Why God Gave Us a Book (Basics Of The Faith Series (Formerly 'Reformed' Borf))
Many people look within themselves, mining their thoughts and feelings for "the voice of God." And yet God has already spoken. The incarnate Word makes himself known in the written Word, and this communication keeps us personally connected to him....
Available Now.1 Available
You may also like
Many people look within themselves, mining their thoughts and feelings for "the voice of God." And yet God has already spoken. The incarnate Word makes himself known in the written Word, and this communication keeps us personally connected to him. We need nothing else. Gene Veith makes this clear as he examines not only the sufficiency of God's Word, but also the flawed thinking of those who try to add to or detract from it. This passionate, personal booklet is a call for all of us to return to God's Word as our one and only authority in faith and practice. Basics of the Faith booklets introduce readers to basic Reformed doctrine and practice. On issues of church government and practice they reflect that framework otherwise they are suitable for all church situations.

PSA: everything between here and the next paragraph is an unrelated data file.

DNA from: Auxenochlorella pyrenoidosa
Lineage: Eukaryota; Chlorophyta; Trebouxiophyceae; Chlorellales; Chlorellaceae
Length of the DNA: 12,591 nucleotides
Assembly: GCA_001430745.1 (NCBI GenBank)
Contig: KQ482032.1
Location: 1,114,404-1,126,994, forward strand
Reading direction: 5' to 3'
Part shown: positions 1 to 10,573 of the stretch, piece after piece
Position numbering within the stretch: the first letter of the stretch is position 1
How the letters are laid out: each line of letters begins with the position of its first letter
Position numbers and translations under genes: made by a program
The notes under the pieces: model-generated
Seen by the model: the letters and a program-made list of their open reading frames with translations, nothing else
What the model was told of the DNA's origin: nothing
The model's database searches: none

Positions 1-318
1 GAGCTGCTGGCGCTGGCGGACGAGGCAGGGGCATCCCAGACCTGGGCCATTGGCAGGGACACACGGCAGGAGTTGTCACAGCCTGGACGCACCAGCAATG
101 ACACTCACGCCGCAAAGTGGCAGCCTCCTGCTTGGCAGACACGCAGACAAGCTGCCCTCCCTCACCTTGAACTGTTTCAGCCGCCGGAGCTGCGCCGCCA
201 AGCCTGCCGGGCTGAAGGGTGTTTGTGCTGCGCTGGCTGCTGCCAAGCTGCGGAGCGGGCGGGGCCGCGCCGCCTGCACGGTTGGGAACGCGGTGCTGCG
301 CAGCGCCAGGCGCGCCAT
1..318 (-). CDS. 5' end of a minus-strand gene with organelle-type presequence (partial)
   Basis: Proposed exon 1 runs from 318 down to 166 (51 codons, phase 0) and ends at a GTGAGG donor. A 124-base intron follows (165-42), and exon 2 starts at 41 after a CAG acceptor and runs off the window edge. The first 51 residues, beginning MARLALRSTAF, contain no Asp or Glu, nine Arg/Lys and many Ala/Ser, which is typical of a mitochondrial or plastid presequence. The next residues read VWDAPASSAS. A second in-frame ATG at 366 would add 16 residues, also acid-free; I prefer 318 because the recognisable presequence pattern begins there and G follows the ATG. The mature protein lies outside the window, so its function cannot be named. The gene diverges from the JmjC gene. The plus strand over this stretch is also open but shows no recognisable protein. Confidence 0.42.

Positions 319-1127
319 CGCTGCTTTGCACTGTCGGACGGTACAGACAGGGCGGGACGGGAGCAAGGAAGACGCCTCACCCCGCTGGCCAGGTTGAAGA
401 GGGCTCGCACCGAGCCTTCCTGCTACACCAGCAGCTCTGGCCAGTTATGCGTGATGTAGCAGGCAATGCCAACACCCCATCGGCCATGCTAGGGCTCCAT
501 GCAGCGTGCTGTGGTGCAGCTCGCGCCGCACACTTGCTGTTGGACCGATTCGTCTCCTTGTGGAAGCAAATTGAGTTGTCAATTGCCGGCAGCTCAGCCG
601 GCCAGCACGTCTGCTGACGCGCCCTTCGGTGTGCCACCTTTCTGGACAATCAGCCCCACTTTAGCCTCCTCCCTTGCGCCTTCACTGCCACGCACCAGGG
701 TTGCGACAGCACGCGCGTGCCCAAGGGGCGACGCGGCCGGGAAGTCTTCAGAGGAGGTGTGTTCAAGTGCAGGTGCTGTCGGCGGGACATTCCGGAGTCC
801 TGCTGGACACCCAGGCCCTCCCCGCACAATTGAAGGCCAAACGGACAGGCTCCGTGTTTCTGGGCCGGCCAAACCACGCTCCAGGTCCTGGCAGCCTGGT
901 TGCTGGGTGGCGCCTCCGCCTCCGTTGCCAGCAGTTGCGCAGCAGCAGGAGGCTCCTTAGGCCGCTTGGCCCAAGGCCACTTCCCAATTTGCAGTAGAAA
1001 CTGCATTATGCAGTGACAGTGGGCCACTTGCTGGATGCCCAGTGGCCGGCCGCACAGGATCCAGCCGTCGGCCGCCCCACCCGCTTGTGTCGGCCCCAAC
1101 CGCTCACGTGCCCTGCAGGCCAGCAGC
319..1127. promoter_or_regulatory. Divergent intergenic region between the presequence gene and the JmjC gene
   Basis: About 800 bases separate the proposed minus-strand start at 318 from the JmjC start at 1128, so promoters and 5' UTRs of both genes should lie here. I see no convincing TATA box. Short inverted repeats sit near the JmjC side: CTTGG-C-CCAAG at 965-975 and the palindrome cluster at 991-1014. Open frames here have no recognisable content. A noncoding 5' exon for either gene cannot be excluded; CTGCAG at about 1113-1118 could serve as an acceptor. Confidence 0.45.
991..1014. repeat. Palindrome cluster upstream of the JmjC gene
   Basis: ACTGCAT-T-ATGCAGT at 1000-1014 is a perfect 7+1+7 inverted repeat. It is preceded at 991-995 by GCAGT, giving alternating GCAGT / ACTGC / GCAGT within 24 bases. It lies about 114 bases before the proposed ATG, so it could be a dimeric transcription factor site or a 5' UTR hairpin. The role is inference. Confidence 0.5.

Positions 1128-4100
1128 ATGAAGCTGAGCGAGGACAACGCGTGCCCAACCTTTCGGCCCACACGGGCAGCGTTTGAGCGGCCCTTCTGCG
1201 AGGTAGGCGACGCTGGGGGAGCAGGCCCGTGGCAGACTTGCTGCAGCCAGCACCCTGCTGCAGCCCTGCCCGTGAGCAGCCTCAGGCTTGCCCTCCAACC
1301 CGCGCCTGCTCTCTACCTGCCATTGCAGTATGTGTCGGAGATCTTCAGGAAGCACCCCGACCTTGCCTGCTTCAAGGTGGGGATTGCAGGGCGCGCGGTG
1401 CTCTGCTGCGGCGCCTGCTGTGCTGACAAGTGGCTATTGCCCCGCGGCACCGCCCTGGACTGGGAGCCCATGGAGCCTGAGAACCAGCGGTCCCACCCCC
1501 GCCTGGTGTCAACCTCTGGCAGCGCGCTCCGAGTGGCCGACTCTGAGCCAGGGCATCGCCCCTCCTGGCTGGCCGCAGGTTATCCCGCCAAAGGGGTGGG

Gene Edward Veith, Jr., (Ph.D. in English from the University of Kansas) is Director of The Cranach Institute at Concordia Theological Seminary. He is the Culture Editor of WORLD MAGAZINE and was formerly Professor of English at Concordia University Wisconsin. He is the author of numerous books, including Postmodern Times: A Christian Guide to Contemporary Thought and Culture, The Soul Of The Lion, The Witch and The Wardrobe, The Spirituality of the Cross: The Way of the First Evangelicals, and God at Work: Your Christian Vocation in All of Life.Postmodern Times received a Christianity Today Book Award as one of the top 25 religious books of 1994. He was named Concordia's Adult Learning Teacher of the Year in 1993 and received the Faculty Laureate Award as outstanding faculty member in 1994. He was a Salvatori Fellow with the Heritage Foundation in 1994-1995 and is a Senior Fellow with the Capital Research Center. He was given the layman's 2002 Robert D. Preus Award by the Association of Confessional Lutherans as "Confessional Lutheran of the Year."